Michigan Court of Appeals Holds Offense Variable 1 at 15 Points is Proper Where Defendant Reached for Knife in Sock
On February 18th, 2014, the Michigan Court of Appeals held that a defendant's reaching for a knife in his sock during an armed robbery was sufficient to "display or imply" a dangerous weapon under Offense Variable 1 of the Michigan Sentencing Guidelines, and therefore the scoring of fifteen points by the trial court under that offense variable was appropriate.
In People v. Brooks, Docket No. 312639, the defendant pleaded no contest to armed robbery and the trial court sentenced him to a term of years in prison. On appeal, Brooks argued that the trial court erred in scoring his sentencing guidelines, specifically that Offense Variable 1 - Aggravated Use of a Weapon - should be scored at five points rather than at fifteen points. Brooks contended that he never threatened anyone with the knife in his sock, and the scoring of fifteen points under Offense Variable 1 requires that "[a] firearm was pointed at or toward a victim or the victim had a reasonable apprehension of an immediate battery when threatened with a knife or other cutting or stabbing weapon.”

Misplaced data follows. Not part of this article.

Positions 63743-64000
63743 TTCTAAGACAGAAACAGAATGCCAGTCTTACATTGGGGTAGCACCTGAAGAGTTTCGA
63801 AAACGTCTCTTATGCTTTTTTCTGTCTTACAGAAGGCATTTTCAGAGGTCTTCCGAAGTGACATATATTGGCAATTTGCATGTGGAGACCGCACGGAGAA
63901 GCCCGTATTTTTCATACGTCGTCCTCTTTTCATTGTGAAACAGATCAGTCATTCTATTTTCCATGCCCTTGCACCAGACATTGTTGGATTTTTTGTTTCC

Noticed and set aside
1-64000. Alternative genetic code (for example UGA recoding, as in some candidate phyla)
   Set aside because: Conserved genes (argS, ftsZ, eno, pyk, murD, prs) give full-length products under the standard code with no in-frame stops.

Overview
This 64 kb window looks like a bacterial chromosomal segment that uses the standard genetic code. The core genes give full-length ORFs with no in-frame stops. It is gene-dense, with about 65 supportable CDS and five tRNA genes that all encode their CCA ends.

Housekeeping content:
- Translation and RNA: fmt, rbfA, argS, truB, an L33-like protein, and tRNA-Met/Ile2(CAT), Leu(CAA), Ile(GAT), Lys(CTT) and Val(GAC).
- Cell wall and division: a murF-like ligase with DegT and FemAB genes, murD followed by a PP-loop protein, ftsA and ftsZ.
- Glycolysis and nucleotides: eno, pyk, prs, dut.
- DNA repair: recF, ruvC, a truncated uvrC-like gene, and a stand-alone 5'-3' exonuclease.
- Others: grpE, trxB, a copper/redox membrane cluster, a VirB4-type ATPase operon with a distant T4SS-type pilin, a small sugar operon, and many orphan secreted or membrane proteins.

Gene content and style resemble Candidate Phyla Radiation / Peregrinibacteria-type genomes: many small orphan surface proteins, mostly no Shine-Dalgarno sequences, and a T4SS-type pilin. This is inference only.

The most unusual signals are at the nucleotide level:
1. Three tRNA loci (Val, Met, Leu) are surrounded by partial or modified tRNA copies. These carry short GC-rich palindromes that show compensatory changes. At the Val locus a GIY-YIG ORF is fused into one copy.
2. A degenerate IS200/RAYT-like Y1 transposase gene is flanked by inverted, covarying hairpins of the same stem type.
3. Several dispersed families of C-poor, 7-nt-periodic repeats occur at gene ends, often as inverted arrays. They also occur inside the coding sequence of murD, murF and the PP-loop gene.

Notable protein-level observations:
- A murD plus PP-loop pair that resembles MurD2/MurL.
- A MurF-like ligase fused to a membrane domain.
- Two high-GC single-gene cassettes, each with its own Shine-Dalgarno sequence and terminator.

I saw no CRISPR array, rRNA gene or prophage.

Brooks asserted that because he never removed the knife from his sock he could only "display or imply" the weapon, therefore requiring a scoring of five points under Offense Variable 1. The Court of Appeals disagreed with Brooks. The Court stated that it had never before considered the differences between a "threat" and a "display" under Offense Variable 1, and it determined that
[i]n other words, the fact that some kind of weapon is apparently present, by sight or by implication, in the abstract warrants a score of five points pursuant to MCL 777.31(1)(e). To warrant a score of 15 points pursuant to MCL 777.31(1)(c), there must be some reason, however slight, for the victim to reasonably perceive that the weapon will actually be used, and moreover, will actually be used against the victim. A threat exists when a knife is used for the purpose of suggesting to a victim a “menace or source of danger.” Random House Webster’s College Dictionary (1997)."